Tips For Getting Used To Your New Prosthetic Foot

If you are about to receive your first prosthetic foot, you might not be fully aware of just what it is that you can expect. The more you know about what to expect and how you can easily get used to having it, the quicker you will adjust to having it. To do that, you will want to learn about the following information:

Know The Signs Of A Prosthetic That Doesn't Fit Right

Knowing the signs of a problematic fit will help you get the help you need quickly if there is a problem. That information can also help relax your nerves as you get used to the quirks of wearing a prosthetic leg. Some of the signs that indicate that you do actually need to have your prosthetic foot adjusted is the development of sores or open wounds where there is too much rubbing. Also, if the remaining portion of your limb is moving in an upward and downward motion while you are walking, this is a sign that the prosthetic is not a proper fit for you. It is time to call your prosthetic services provider to set up an appointment for some adjustments to be made.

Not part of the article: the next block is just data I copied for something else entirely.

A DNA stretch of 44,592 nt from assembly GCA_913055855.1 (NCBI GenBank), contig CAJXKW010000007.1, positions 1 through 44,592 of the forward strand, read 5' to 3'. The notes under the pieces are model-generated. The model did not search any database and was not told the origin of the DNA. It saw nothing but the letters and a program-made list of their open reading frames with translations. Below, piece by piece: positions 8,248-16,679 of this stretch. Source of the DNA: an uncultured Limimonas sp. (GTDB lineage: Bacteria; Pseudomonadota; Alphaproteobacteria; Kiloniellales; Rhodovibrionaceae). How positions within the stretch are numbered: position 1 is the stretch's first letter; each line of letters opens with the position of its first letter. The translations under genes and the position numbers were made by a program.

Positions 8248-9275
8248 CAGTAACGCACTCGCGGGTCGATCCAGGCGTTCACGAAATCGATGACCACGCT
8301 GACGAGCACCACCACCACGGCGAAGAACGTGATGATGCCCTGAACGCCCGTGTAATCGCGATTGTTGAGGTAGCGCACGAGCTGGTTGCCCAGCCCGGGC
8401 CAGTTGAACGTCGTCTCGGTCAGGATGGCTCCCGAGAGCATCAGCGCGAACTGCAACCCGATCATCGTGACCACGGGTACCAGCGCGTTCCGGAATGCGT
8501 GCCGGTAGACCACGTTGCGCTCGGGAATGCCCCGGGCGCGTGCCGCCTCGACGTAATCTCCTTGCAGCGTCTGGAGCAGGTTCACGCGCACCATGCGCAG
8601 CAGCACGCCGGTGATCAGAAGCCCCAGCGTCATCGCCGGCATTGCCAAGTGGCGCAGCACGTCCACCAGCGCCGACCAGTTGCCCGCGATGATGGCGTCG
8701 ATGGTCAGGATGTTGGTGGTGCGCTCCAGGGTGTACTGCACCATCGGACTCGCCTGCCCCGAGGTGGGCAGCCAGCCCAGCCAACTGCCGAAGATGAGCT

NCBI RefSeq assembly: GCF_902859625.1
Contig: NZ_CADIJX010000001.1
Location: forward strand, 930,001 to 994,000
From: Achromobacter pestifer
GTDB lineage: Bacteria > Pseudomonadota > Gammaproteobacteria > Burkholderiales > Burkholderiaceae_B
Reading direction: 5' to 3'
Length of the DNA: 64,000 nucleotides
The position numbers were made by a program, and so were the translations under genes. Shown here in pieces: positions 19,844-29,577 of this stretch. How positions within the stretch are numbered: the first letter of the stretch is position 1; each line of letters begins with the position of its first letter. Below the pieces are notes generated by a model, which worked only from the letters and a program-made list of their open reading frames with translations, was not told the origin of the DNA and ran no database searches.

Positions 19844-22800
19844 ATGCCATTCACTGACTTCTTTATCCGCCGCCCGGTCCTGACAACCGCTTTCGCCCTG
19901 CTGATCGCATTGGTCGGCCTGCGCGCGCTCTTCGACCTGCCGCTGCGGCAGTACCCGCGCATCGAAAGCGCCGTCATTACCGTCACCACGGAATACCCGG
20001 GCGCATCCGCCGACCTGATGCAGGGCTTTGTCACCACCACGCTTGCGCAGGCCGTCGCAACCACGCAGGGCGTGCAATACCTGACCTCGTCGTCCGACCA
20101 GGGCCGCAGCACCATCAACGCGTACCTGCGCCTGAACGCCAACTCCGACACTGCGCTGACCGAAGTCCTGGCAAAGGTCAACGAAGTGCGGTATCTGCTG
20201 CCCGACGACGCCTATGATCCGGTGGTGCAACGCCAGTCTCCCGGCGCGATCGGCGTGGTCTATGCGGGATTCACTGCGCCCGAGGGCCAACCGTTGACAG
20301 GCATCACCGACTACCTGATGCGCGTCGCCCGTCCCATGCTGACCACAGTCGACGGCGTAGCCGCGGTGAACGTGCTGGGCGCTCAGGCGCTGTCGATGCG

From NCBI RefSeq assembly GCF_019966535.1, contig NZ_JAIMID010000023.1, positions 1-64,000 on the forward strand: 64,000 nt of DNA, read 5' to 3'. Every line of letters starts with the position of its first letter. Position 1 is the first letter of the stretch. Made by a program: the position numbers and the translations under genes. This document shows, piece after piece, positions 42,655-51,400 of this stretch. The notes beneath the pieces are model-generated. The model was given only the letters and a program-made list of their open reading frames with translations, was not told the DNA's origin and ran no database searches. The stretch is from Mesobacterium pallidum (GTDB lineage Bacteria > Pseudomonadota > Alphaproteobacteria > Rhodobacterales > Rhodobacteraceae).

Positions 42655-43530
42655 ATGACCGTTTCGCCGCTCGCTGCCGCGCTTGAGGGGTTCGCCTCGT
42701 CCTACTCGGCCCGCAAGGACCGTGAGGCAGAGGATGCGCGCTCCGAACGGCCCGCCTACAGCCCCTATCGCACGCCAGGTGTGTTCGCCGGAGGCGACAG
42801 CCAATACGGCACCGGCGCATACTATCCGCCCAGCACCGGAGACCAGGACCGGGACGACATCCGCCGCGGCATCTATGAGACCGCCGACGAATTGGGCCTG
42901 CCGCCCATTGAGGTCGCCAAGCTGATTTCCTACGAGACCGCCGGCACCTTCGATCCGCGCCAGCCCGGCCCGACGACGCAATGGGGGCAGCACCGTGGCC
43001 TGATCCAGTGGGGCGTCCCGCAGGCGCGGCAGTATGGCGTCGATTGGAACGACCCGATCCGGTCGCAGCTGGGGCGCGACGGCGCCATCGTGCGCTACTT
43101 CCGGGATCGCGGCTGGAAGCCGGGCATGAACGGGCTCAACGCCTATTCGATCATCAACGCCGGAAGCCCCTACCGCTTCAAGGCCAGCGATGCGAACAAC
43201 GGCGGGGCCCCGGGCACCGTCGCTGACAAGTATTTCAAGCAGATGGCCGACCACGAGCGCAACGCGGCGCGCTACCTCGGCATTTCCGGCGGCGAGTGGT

Always Remove It At Night

No matter how much you dread being without it, it is crucial that you are removing your prosthetic foot each and every night before you go to sleep. This will give you the opportunity to clean your skin that sits into the prosthetic, as well as inspect the skin for any injuries that you might not feel yet. You can also use this time to inspect the condition of the prosthetic foot so you can have issues with it taken care of as soon as you notice them.

Let Your Skin Breathe

Along with removing your prosthetic foot at night, you will want to remove it anytime you will be sitting or laying for an extended period of time and you are comfortable to do so. This will allow your skin to get plenty of air and this can prevent infections should you end up with a small cut in that region.

If you have additional questions or concerns, you will want to set up an appointment to talk with your doctor who has been handling your prosthetic services. They might have a pamphlet for you to review or some additional resources that will help you with this transition. Contact a clinic, like Northern Care Inc Prosthetics & Orthotics, for further help.